Saturday, 11 December 2010

A flute by any other name

The other day a young student told me she was going to write the word 'floboe' on her flute case. My puzzled expression elicited an explanation. "There aren't any oboes in the junior orchestra," she told me, "so some of the flutes play the oboe parts. So we call ourselves floboe players."

This put me in mind of a some-time pit band colleague (shows, not collieries) who is currently playing the clarinet parts of Beauty and the Beast on an alto flute. I wonder if she thinks of herself as a flarinettist?

I am reliably informed the 'flarinet' sounds beautiful and I have no reason to believe the floboe sounds any less so.


  1. I confess to being an occasional floboe player, and I don't think it has done me any harm.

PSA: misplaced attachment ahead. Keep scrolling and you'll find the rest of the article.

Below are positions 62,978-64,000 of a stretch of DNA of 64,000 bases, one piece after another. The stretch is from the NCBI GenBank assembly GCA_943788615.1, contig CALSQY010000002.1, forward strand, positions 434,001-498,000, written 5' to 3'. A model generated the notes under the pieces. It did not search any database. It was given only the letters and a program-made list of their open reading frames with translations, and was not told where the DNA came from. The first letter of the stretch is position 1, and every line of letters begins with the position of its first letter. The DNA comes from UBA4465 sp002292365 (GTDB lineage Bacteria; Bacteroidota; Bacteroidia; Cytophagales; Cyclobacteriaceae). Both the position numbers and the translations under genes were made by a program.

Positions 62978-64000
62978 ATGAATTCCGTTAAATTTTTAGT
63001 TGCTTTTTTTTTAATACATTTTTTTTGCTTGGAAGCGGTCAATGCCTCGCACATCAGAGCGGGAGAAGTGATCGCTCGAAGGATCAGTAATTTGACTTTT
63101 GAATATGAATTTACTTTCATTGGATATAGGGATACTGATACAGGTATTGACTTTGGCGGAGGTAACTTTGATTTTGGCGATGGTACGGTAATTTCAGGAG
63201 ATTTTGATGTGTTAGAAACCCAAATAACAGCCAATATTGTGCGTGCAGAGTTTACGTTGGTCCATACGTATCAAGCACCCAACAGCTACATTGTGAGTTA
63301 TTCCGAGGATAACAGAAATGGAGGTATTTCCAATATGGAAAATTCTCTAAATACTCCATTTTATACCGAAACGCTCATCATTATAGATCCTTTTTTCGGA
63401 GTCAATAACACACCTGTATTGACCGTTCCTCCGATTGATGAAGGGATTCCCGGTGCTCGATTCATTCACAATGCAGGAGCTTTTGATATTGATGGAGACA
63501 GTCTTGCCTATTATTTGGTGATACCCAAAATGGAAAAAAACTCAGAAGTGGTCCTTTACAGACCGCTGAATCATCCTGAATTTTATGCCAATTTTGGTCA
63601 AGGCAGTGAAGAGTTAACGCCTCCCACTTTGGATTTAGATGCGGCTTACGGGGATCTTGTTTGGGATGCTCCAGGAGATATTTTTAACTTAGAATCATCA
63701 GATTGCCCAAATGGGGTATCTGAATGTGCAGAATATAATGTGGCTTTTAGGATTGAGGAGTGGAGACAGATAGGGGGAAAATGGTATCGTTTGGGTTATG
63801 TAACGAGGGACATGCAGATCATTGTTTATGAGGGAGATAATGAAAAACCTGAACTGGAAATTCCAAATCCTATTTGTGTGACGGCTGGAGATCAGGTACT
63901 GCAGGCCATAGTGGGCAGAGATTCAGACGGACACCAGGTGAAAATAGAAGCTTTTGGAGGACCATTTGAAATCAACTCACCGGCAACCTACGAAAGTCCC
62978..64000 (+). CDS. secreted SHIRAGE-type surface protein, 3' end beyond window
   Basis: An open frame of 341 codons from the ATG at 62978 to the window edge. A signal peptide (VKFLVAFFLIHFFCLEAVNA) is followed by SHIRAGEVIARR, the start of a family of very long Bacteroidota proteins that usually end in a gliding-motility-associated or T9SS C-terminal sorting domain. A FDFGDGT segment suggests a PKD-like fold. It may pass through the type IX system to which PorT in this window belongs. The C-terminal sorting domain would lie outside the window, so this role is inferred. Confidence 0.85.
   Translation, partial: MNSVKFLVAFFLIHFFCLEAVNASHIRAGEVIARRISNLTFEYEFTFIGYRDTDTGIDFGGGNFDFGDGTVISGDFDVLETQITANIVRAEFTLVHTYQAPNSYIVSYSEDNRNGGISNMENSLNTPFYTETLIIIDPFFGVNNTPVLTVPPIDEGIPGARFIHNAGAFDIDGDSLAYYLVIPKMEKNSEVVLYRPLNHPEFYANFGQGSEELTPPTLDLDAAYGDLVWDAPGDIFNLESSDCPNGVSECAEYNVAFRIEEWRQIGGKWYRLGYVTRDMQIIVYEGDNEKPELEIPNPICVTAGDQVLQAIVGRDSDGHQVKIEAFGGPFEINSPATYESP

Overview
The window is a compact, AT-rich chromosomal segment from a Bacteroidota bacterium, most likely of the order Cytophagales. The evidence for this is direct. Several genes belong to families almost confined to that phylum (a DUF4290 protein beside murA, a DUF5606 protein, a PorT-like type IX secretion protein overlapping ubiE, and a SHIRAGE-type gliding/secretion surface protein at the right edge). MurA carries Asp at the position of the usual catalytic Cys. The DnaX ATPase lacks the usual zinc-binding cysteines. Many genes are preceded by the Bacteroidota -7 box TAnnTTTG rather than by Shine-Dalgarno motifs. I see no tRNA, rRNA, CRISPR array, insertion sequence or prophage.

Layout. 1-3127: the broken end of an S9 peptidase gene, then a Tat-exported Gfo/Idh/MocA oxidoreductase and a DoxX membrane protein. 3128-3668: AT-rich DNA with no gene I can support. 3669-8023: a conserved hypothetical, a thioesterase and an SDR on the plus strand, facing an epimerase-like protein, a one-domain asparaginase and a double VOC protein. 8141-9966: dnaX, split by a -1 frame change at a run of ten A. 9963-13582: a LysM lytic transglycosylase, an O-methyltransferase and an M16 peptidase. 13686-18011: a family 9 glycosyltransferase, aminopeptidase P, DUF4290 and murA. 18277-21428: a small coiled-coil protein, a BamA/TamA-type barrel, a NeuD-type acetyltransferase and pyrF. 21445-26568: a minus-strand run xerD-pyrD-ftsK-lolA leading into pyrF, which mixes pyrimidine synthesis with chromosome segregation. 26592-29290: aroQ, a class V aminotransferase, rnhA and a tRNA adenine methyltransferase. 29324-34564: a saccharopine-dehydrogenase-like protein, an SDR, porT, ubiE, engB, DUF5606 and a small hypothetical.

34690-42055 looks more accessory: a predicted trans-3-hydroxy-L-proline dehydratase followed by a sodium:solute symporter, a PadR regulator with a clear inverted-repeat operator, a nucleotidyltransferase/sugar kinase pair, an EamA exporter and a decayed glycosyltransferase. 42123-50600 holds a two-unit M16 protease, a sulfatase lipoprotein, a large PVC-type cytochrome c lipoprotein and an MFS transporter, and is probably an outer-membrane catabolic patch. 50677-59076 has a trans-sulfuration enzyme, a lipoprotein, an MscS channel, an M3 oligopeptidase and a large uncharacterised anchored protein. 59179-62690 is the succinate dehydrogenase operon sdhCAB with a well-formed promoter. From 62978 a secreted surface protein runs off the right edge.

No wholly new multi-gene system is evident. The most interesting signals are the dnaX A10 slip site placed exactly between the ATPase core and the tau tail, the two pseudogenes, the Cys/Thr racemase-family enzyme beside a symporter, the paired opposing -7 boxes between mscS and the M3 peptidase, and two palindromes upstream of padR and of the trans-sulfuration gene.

I have not come across the concept of a flarinet, and I wonder if they are in the same pitch. I could have a go, that would be interesting.

    My alto flute is not of the highest quality, and has a sound I can only describe as a bit wheezy in the upper registers. It works for jazz, but for classical could be ...well, different.

    Hmmmm I shall report if I do anything

  2. The alto flute has a range that sits very neatly inside a clarinet's. At the bottom end it stops a fourth above the low D that the reed instrument manages, while at the top end they peter out at about the same place. There's plenty of clarinet music that an alto flute could manage, the main obstacle being the transposition. Most clarinets are in Bb (and A, too, if you're an orchestral player) while the alto flute, as you know, is in G. But I think your alto's wheeziness might make it sound suitably reedy.

  3. The need to transpose might kill it for me, I was hoping I could just pick up the clarinet parts.